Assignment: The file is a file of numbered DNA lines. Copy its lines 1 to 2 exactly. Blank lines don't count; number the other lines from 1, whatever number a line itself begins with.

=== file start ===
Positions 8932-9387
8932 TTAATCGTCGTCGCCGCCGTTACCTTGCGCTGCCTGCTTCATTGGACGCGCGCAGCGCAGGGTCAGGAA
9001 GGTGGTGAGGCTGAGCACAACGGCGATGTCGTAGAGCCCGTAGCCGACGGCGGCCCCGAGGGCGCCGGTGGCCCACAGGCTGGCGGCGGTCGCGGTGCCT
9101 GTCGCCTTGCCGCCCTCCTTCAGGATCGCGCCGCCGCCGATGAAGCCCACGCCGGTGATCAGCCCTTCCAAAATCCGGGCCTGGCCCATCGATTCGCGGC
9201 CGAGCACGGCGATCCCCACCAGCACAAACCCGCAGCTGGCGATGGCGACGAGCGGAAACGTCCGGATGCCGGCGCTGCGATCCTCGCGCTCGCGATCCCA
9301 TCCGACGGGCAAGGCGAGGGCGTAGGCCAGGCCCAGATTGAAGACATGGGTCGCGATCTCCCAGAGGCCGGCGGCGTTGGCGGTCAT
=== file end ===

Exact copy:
Positions 8932-9387
8932 TTAATCGTCGTCGCCGCCGTTACCTTGCGCTGCCTGCTTCATTGGACGCGCGCAGCGCAGGGTCAGGAA